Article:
ATHENS, Greece — Farmers threatened to block traffic on major roads in Greece on Monday to demand full payment of subsidies they are entitled to and better prices for their produce.

The farmers announced the planned protest Sunday after meeting with a minister in Greece's government, which is trying to pull the country's economy out of its worst debt crisis in decades.

"There is no money (to give) at this point," said Agriculture Minister Katerina Batzeli after the meeting.

The farmers' demands include the immediate payment of subsidies, some of which have been withheld by the European Union pending the completion of a database of all farm holdings. They also want higher support prices for their products.

The government is hosting a two-day meeting starting Monday to discuss issues related to agriculture and farm aid reform.

Representatives of the farmers' main union, PASEGES, plan to attend. But the protesters have called the meeting a "charade" and said they will boycott it while blocking roads in areas such as central Athens, a main north-south highway and a border crossing with Bulgaria.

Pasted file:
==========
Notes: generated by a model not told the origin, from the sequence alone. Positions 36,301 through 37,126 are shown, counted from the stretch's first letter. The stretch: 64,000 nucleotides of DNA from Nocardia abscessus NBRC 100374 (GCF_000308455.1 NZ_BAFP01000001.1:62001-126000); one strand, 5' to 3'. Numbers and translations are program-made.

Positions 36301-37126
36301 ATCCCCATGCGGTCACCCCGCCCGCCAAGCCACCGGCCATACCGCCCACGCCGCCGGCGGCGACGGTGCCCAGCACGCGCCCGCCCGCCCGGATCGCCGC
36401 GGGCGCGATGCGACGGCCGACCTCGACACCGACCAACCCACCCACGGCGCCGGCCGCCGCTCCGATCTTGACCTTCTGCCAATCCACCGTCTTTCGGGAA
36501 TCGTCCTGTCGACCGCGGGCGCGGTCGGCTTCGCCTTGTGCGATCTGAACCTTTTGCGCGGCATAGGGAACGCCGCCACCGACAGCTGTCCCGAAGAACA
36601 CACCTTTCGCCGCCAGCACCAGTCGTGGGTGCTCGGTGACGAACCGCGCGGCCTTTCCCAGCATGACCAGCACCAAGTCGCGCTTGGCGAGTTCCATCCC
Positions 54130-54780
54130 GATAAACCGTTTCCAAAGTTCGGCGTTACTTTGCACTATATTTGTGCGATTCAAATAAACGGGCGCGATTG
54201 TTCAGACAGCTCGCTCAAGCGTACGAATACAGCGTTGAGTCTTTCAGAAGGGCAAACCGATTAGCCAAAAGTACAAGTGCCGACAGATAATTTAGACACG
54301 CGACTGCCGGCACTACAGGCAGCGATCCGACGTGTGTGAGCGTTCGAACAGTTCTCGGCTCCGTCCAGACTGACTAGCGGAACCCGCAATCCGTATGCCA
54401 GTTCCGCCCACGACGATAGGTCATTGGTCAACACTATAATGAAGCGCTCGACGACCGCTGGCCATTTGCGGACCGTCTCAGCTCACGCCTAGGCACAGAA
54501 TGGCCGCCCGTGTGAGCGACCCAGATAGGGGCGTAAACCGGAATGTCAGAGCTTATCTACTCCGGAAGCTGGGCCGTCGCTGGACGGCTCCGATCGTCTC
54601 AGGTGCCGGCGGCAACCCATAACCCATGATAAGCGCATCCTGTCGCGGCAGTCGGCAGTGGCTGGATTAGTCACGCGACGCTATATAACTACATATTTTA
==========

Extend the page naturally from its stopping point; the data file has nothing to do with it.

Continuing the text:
Last week, the government estimated losses to Greek exporters, including farmers, at €200 million.

Farmers often have blocked roads in Greece in the past 15 years, sometimes forcing governments to provide handouts. Last year, the conservative government appeased protesters with a €500 million aid package.

However, the present socialist government, which gained power in October, has said that Greece's heavy debt burden and big budget deficit make it impossible to provide direct aid to farmers beyond EU-approved subsidies.

The European Union has been pressing its indebted member state to implement a strict austerity plan and plug its deficit, which stands at more than four times the EU limit of 3 percent of GDP. Greece's debt reached 113 percent of annual output for 2009, and is expected to hit 120.4 percent of gross domestic product this year before receding in 2012. (AP)